The colonial history of the United States rarely expands beyond the settler colonialism that led to the displacement and genocide of Indigenous people. Terms like empire rarely are associated with the country, and U.S. maps fail to acknowledge anything beyond the mainland’s “sea to shining sea.” Still, the U.S. Empire, or the Greater United States, speaks to not only the 50 states and D.C. but its five U.S. territories that have been forgotten and neglected.
“This self-image is ‘consoling, but it’s also costly,’” Daniel Immerwahr writes in How to Hide an Empire (New York Times). “At various times, the inhabitants of the U.S. Empire have been shot, shelled, starved, interned, dispossessed, tortured and experimented on. What they haven’t been, by and large, is seen.”
• Support organizations like Power 4 Puerto Rico, Fanohge Coalition, Virgin Islands Youth Advocacy Coalition, and Right to Democracy, working for their islands to achieve self-determination.
• Reflect: How much have you learned about U.S. colonization? Were you aware that the U.S. had and/or still controlled territories? How many stories have you read that acknowledge the U.S. as a colonizing country? How often do you see coverage centered around individual U.S. territories?
American Samoa, Guam, the Northern Mariana Islands, Puerto Rico, and the U.S. Virgin Islands are the five inhabited U.S. territories. With the exclusion of people in American Samoa who are considered American nationals, those born in these regions are U.S. citizens, pay federal taxes (except federal income tax), serve in the military, are subject to federal laws, and can travel within the U.S. without a passport and hold a U.S. one. More than 4 million U.S. citizens and nationals reside in these islands and are majority racial or ethnic minorities (Insider, USGS).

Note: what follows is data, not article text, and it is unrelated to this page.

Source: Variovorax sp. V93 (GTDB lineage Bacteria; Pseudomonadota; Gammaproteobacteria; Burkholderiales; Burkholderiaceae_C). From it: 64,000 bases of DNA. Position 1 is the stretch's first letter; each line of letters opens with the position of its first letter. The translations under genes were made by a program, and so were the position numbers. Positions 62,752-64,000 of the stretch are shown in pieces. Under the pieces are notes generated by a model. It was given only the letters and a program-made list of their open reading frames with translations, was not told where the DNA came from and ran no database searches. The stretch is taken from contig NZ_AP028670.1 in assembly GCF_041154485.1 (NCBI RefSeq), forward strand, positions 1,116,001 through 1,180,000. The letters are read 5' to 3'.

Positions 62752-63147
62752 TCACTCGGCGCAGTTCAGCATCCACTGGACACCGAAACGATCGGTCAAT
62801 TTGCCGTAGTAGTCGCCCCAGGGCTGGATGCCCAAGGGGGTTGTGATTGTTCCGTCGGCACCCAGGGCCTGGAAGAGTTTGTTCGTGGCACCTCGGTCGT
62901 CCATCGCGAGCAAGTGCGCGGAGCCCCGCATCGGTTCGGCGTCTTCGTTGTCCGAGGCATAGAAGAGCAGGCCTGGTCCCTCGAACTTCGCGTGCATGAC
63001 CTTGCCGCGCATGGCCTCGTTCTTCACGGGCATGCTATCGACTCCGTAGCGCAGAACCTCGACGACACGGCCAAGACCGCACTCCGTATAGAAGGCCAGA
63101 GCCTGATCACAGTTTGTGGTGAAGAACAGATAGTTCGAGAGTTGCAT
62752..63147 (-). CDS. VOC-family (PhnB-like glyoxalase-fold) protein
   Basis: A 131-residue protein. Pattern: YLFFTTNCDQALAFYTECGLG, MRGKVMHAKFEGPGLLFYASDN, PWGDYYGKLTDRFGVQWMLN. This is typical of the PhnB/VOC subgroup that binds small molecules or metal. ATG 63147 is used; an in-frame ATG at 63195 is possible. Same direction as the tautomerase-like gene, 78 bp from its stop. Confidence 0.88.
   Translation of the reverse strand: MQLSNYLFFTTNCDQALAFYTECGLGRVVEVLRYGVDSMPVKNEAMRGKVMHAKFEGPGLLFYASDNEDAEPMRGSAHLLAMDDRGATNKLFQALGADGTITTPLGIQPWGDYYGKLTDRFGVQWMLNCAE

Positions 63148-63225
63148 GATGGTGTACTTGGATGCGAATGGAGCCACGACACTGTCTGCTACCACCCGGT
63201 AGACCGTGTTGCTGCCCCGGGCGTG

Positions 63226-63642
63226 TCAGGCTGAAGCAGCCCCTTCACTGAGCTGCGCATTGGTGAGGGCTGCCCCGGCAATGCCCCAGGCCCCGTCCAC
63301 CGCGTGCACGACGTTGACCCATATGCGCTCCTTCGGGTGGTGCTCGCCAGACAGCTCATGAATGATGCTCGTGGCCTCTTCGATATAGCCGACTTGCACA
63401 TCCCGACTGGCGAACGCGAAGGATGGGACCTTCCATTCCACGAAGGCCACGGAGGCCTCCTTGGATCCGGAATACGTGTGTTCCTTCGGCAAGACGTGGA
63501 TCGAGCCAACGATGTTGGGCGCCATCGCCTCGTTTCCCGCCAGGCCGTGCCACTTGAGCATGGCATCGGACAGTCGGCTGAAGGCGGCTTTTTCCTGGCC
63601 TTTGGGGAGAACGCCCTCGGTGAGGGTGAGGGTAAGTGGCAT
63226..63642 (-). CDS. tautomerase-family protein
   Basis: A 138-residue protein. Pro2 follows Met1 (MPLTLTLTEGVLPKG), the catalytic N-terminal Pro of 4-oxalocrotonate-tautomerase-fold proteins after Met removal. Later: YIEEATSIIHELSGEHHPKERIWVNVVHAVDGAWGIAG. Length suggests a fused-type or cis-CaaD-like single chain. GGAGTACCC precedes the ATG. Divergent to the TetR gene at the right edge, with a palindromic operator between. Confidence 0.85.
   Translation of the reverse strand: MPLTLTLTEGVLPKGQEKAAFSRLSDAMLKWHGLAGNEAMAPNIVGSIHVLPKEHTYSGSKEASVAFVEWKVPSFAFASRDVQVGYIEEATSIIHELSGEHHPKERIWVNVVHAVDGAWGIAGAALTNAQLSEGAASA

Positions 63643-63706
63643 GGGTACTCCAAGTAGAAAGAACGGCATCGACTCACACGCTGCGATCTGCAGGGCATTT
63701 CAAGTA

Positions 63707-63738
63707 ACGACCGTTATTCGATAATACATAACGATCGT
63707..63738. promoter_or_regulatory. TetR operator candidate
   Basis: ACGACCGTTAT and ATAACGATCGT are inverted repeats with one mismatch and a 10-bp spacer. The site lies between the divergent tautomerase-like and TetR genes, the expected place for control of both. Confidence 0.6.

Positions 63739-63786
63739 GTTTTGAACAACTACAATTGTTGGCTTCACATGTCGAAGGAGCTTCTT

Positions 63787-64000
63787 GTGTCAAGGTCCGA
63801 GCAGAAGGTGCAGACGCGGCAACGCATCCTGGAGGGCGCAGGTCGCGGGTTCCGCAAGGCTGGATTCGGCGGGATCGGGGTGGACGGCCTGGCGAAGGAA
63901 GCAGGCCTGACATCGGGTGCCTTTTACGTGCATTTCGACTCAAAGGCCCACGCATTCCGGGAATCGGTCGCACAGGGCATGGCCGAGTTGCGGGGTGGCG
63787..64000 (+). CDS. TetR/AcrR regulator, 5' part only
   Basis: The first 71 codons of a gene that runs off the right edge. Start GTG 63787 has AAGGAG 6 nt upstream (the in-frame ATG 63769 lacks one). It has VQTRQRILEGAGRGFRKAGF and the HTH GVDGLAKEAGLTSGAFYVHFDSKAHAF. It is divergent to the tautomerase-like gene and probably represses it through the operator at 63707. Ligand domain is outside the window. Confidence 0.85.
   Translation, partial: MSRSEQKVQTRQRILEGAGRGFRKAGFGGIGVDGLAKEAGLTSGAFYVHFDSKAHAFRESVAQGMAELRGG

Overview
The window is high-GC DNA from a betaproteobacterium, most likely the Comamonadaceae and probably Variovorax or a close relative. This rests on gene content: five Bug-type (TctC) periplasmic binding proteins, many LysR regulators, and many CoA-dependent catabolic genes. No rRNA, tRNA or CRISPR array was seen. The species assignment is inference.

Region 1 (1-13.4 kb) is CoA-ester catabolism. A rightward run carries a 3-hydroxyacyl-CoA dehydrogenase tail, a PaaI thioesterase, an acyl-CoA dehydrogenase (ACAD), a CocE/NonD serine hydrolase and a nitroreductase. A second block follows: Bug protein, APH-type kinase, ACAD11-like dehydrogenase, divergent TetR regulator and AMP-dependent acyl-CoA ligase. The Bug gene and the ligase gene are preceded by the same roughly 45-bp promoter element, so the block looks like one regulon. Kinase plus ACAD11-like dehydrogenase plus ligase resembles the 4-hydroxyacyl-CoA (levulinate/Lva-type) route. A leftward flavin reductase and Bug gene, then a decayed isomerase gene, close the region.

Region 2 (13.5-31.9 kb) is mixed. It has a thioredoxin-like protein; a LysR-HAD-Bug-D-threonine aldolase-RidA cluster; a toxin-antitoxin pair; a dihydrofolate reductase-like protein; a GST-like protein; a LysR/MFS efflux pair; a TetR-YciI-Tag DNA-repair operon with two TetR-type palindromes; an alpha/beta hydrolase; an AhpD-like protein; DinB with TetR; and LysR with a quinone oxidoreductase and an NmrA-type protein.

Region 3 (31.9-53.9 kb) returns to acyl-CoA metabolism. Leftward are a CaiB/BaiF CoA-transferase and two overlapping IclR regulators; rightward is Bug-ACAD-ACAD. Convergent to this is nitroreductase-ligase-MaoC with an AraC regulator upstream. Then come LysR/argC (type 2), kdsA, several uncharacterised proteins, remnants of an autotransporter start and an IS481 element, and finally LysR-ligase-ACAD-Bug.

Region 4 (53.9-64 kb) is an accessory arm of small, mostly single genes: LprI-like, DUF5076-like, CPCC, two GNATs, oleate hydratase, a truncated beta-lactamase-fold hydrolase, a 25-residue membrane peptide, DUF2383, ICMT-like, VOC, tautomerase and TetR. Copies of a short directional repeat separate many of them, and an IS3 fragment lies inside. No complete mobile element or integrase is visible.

Yet, they are not regarded or even known to be citizens:
A Puerto Rican family was barred from boarding their flight because they didn’t have a passport for their child (The Guardian). Another was allegedly threatened by police to have immigration called on him after he was denied a rental car because he had a P.R. license, not a passport. The limited disaster aid sent to the Virgin Islands and Puerto Rico following deadly hurricanes is unsupported by those in the country who favor cuts to foreign aid (New York Times). And nuclear threats against Guam were seen as a foreign issue, not a domestic concern.
A 2017 poll found that only 54% of U.S. adults know that people born in Puerto Rico are citizens (Morning Consult). This is partly due to limited media coverage and their lack of democratic rights, which has allowed the U.S. to conceal its imperialistic reign and continued neglect. This includes distancing itself from the empire image by calling them “territories,” not “colonies” around the 1910s (The Guardian). Like in the states, the U.S. territories have their own governments, elect governors, and have a House of Representative delegate.